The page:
23rd Sunday – Year C

(This Homily is prepared by Fr. Joseph Ekalimon from Lordwar, Kenya. He is staying with me for Three months)

Wis. 9:13-18b   Ps. 90   Phlm. 9b – 10, 12-17   Lk. 14: 25-33


True and authentic discipleship is a conscious life choice and a bi-product of faith struggle, perseverance, mental discipline, effort and daily spiritual discernment. It pools people (us) to weigh their (our) Christian commitment, life preferences and decision making approach:  “If anyone comes to me without hating his father and mother, wife and children, brothers and sisters, and even his own life, he cannot be my disciple.” The results of the “turn-about-life-choice(s)!” can either be concrete evidential triumphs or painful life experience and occurrences. In both of these choices, God is the leveler! And anyone who continues to rely upon God’s wisdom, and accepts what He wills without coercion or force, emerges as a victor.

Our scripture readings today try to highlight more about this with three learning points:

  1. Need for God’s wisdom and inspiration in our life of true discipleship.

“For what man knows God’s counsel, or who can conceive what the Lord intends?”

God’s wisdom and inspiration keeps everything created alive, awake and on move! And for us to understand fully God’s creation, His purpose, counsel and intentions, our human mind requires a greater power than it because it is limited in nature and character (cf. first reading). The Holy Spirit, God’s advocate and principle of Christian life, has to inspire and enlighten our mind and heart to perceive promptly what He wills in all our aspirations, deliberations, challenges, concerns and future plans. The condition is total dependence on Him than our human wisdom and efforts.

  1. Mastering the internal principles and lessons of lose and gain in life!

“Whoever does not carry his own cross and come after me cannot be my disciple”.  Following Jesus and carrying his cross has its high and low moments, painful and joyful moments. One has to be prepared to bear the cost and pay its prize!

We see this in the two gospel parables of the tower-builder and the king defending his kingdom. Both parables directs us to focus and devote our energy for Jesus’ cause.

Apparently, Jesus’ cause and messianic role has a cyclic and thematic significance for us and the whole church. For Jesus, every biblical “Mara”, has an “Elim”; in darkness, there is light; in despair, there is hope; in death, there is new life of the resurrection, etc. How then do we respond to our life situations and circumstances?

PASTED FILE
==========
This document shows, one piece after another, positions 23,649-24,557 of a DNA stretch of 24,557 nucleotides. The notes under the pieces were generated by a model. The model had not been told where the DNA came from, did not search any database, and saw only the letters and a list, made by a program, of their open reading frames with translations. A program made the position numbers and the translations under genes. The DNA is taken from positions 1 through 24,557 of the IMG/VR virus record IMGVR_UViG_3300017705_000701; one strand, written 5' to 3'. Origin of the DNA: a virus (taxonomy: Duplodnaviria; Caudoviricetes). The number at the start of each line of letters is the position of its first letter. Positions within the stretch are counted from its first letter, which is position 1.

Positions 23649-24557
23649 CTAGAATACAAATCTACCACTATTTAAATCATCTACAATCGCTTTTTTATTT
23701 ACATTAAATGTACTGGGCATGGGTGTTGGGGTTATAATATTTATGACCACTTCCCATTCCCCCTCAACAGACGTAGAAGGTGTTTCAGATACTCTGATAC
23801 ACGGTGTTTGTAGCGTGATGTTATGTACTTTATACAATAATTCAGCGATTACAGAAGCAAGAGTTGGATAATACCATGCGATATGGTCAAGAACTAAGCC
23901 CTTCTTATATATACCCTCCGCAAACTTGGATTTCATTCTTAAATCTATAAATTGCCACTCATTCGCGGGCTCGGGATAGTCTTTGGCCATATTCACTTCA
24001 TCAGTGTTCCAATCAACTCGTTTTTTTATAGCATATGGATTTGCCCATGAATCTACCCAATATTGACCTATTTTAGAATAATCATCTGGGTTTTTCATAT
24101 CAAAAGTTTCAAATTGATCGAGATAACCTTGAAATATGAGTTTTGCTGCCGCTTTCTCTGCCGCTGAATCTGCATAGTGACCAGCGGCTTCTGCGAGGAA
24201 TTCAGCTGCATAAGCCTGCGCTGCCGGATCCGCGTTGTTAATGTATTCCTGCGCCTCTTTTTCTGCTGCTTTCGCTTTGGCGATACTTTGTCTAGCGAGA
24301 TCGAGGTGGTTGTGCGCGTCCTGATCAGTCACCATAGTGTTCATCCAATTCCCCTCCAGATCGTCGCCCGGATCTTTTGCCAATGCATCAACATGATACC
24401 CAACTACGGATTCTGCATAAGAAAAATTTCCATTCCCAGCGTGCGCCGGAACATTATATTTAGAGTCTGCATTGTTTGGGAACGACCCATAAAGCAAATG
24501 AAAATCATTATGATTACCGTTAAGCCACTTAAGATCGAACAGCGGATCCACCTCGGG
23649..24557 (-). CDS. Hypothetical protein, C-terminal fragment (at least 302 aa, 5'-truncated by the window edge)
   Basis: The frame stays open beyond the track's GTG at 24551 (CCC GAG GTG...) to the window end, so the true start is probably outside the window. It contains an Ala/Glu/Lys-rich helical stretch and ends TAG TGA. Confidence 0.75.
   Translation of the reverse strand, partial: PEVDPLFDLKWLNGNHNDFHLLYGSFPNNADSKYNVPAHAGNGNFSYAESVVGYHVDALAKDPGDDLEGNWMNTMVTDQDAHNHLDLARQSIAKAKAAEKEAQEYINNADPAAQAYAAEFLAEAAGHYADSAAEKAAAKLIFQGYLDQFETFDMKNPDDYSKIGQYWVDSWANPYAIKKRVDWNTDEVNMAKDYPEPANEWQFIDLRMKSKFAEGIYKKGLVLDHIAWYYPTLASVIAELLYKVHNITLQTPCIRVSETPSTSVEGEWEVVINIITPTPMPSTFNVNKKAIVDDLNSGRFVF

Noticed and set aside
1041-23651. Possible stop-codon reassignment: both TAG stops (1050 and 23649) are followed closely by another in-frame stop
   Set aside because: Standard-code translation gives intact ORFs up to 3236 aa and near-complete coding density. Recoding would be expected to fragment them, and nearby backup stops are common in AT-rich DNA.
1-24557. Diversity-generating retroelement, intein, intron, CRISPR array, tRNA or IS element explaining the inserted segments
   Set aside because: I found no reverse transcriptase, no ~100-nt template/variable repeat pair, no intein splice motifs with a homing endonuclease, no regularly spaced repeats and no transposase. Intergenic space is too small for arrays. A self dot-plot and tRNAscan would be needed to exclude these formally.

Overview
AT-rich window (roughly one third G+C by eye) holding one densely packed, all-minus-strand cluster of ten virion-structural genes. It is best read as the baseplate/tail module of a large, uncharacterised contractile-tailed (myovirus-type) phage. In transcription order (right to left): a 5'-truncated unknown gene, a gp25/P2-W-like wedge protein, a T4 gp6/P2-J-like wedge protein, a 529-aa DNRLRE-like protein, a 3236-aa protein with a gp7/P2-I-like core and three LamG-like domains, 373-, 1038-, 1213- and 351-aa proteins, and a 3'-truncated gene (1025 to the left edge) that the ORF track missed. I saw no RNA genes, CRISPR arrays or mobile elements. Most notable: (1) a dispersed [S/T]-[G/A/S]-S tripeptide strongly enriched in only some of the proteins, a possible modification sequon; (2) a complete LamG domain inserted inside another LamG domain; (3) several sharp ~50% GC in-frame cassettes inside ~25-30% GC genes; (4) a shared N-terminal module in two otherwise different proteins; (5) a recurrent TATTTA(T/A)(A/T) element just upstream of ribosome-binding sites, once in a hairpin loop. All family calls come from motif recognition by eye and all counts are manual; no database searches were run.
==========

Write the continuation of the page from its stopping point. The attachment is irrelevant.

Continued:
Our second reading can help us understand more of this thought and question: Saul, a great persecutor of the people of the way, was converted by the revelation of Jesus Christ Himself to be Paul, a great missionary and founder of the early churches. From the reading, we see him as a prisoner of Christ in Rome. Philemon, a wealthy Colossian and a slave owner was converted to Christian faith by Paul. Because of this new life and their bond of relationship, Paul identifies him as a personal friend and a partner. Onesmus, a run-away slave of Philemon, now a spiritual son of Paul was sent back to him, not as a slave but a brother in Christ. Philemon was to show him sympathy, affection and Christian brotherhood.

Such spontaneous structure of lose and gain! (God-Jesus-Paul-Philemon-Onesmus) is a Christian treasure which true and authentic discipleship focuses, nurtures, builds and propagates. This needs God’s “Kairos”, His time and plan! That is why the Church always asks us not to mistake God’s patience with absence, because His timing is perfect, and His presence is constant. He always remains ‘Emmanuel’, God with us (Deuteronomy 3:16). Therefore, we have to be ready to open the doors of our minds and heart for God’s will to be done in and for us!

  1. Renounce and let go! Carry Jesus’ Cross.

“Whoever does not renounce all of his possessions and even life itself, cannot be my disciple”. Jesus’ words are challenging and thought provoking for all of us. By stating this, Jesus simply points out two key Christian ideals, namely: firstly, when we renounce and let go of the best of our material goods and the best of ourselves to other people, we receive the best of both! Secondly, we are always called to make responsible choices. In this case, it is a question of “either”, “or” “with Jesus” or “without Jesus”. A demand for radical change, a call to act, and individual program of involvement of giving up everything that is dear to us, including our lives. Once we choose to do this, we shall experience the freedom, liberty and Joy of the gospel in our lives. Our life’s possibilities, priorities and emotional limits are broadened. The cross will thus have a witnessing and transformative power and effect for us and the world.

Let us pray for the grace to be true and authentic disciples of Jesus Christ and the Gospel. May God’s name be praised now and forever. Amen.


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